By Emilie St-Pierre, TJ Byrom, and Eric Sun

Ask any pen tester what their top five penetration testing tools are for internal engagements, and you will likely get a reply containing nmap, Metasploit, CrackMapExec, SMBRelay and Responder.

An essential tool for any whitehat, Responder is a Python script that listens for Link-Local Multicast Name Resolution (LLMNR), Netbios Name Service (NBT-NS) and Multicast Domain Name System (mDNS) broadcast messages (Try saying that out loud 5 times in a row!). It is authored and maintained by Laurent Gaffie and is available via its GitHub repository, located at https://github.com/lgandx/Responder.

Once you find yourself on an internal network, Responder will quickly and stealthily get user hashes when systems respond to the broadcast services mentioned above. Those hashes can then be cracked with your tool of choice. As Responder's name implies, the script responds to the broadcast messages sent when a Windows client queries a hostname that isn't located within the local network's DNS tables. This is a common occurrence within Windows networks, and a penetration tester doesn't need to wait too long before capturing such broadcast traffic. Behold our beautiful diagram to help visualize this concept:

Due to the client viewing any reply as legitimate, Responder is able to send its own IP as the query answer, no questions asked. Once received, the client then sends its authentication details to the malicious IP, resulting in captured hashes. And believe us, it works - we've seen penetration testers get hashes in a matter of seconds using this tool, which is why it is used early within an internal engagement's timeline.

If no hashes are captured via the first method, Responder can be also be used to man-in-the-middle Internet Explorer Web-Proxy Autodiscovery Protocol (WPAD) traffic. In a similar manner to the previous attack, Responder replies with its own IP address for clients querying the network for the “wpad.dat” Proxy Auto-Config (PAC) file. If successful, Responder once again grabs the hashes which can then be cracked, or if time is of the essence, used to pass-the-hash with PsExec (PsExec examples) as we will demonstrate below.

Once hashes have been captured, it's time to get cracking! Responder saves all hashes as John Jumbo compliant outputs and a SQLite database. A reliable cracking tool such as John the Ripper can be used to complete this step. Even if cracking is unsuccessful, hashes can be used to validate access to other areas of the target network. This is the beauty of using Responder in conjunction with PsExec.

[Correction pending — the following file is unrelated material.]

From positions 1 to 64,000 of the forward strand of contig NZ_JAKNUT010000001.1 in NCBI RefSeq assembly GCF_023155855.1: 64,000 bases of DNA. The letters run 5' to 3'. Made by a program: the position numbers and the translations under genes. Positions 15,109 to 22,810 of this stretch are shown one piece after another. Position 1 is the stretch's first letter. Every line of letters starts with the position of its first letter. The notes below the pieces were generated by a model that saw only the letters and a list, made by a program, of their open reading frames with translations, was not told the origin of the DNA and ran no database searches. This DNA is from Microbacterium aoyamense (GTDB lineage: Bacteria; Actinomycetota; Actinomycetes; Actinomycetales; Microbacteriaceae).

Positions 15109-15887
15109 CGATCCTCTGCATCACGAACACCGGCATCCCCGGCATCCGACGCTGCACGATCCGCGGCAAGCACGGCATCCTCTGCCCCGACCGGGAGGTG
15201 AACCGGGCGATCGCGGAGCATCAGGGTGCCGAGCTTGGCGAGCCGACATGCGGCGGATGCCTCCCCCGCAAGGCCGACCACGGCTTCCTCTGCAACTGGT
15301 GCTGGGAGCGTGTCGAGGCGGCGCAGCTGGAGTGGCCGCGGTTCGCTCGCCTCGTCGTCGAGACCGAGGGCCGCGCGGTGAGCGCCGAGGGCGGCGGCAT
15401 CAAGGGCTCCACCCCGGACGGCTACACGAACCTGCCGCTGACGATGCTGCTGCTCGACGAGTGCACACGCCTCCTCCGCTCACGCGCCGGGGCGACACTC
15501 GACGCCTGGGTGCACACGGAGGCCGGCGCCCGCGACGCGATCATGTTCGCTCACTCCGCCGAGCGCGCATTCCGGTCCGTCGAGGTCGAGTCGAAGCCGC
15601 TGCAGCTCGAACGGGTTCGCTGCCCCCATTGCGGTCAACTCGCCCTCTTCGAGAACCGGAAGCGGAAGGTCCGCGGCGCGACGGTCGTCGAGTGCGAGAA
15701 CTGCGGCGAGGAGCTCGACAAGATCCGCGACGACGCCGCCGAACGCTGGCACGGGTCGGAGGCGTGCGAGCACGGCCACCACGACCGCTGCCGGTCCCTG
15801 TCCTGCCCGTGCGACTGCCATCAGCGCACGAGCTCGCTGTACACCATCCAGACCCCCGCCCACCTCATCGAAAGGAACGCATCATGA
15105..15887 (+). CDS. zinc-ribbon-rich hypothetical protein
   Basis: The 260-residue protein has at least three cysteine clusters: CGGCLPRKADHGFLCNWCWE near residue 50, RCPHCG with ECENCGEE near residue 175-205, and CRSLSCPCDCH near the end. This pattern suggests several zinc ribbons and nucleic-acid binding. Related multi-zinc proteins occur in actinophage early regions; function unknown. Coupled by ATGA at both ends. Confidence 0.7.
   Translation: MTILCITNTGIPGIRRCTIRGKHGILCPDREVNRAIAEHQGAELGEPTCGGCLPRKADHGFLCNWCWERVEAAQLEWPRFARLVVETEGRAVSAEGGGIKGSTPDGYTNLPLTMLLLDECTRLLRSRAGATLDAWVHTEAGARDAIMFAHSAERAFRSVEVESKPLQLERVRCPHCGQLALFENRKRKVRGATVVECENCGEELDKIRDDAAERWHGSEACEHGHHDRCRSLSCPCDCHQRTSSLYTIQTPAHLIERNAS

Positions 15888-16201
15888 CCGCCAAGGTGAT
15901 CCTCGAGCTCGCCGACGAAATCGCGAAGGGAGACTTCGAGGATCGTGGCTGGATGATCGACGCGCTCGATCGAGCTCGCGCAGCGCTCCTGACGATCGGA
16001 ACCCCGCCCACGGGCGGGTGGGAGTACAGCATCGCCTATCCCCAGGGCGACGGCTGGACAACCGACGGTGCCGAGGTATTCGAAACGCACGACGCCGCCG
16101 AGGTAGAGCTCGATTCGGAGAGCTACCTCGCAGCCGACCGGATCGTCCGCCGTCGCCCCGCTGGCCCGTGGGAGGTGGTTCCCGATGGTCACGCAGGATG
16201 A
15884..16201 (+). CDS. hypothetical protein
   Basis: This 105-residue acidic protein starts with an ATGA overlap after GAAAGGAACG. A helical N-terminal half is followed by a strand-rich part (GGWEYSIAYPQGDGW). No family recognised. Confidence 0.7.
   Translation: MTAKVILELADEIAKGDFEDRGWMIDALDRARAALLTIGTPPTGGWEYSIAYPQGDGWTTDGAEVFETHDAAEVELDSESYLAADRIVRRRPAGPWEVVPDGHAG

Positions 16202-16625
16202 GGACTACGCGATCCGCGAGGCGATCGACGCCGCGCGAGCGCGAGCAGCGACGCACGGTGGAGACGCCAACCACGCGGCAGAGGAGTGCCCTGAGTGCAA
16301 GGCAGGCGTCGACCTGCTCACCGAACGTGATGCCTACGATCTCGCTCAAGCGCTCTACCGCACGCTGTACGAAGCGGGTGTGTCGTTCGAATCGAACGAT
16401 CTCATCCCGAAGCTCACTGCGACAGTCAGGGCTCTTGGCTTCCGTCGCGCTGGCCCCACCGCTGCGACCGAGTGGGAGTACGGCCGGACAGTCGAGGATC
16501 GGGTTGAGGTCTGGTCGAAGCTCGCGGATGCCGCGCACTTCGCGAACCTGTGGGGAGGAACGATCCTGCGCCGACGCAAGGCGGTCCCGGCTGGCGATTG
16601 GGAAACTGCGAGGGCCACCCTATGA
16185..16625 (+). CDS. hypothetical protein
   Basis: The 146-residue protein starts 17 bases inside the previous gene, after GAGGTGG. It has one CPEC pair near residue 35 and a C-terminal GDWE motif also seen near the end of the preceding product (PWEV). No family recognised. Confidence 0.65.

PsExec is a Windows-based administrative tool which can be leveraged to move laterally around the target network. It is useful to launch executables, command prompts and processes on systems. There are numerous tools available for penetration testers who wish to take advantage of PsExec's availability within a network. For example, Metasploit has over 7 PsExec-related modules, its most popular ones being psexec and psexec_psh. There's also the previously-mentioned Windows executable and Core Security's impacket psexec python script. All are potential options depending on the penetration tester's preferences and tool availability.

Many networks today struggle to reliably detect remote code execution, which is why it's very common for penetration testers to use Responder and PsExec in the early stages of an engagement. This is due to default Windows environment configurations, as well as protocol-specific behavior which by default trusts all responses. 

Fortunately, such attacks can be prevented and detected. To mitigate the first attack we mentioned using Responder's broadcast attacks, these can be prevented by disabling LLMNR and NBT-NS. Since networks already use DNS, these protocols aren't required unless you're running certain instances of Windows 2000 or earlier (in which case, we recommend a New Year's resolution of upgrading your systems!).

To prevent the second showcased Responder attack caused by WPAD traffic, it is simply a matter of adding a DNS entry for ‘WPAD' pointing to the corporate proxy server. You can also disable the Autodetect Proxy Settings on your IE clients to prevent this attack from happening.

If your company uses Rapid7's InsightIDR, you can detect use of either Responder or PSExec. Our development team works closely with our pen-test and incident response teams to continuously add detections across the Attack Chain. For that reason, the Insight Endpoint Agent in real-time collects the data required to detect remote code execution and other stealthy attack vectors. For a 3-minute overview on InsightIDR, our incident detection and response solution that combines User Behavior Analytics, SIEM, and EDR, check out the below video.

Rapid7 InsightIDR 3-Min Overview - YouTube


References:

https://github.com/lgandx/Responder

/2013/03/09/psexec-demysti fied

https://github.com/CoreSecurity/impacket/blob/master/examples/psexec.py

http://www.openwall.com/john/

https://www.microsoft.com/en-us/download/details.aspx?id=36036

https://www.sans.org/reading-room/whitepapers/testing/pass-the-hash-attacks-tools-mitigation-33283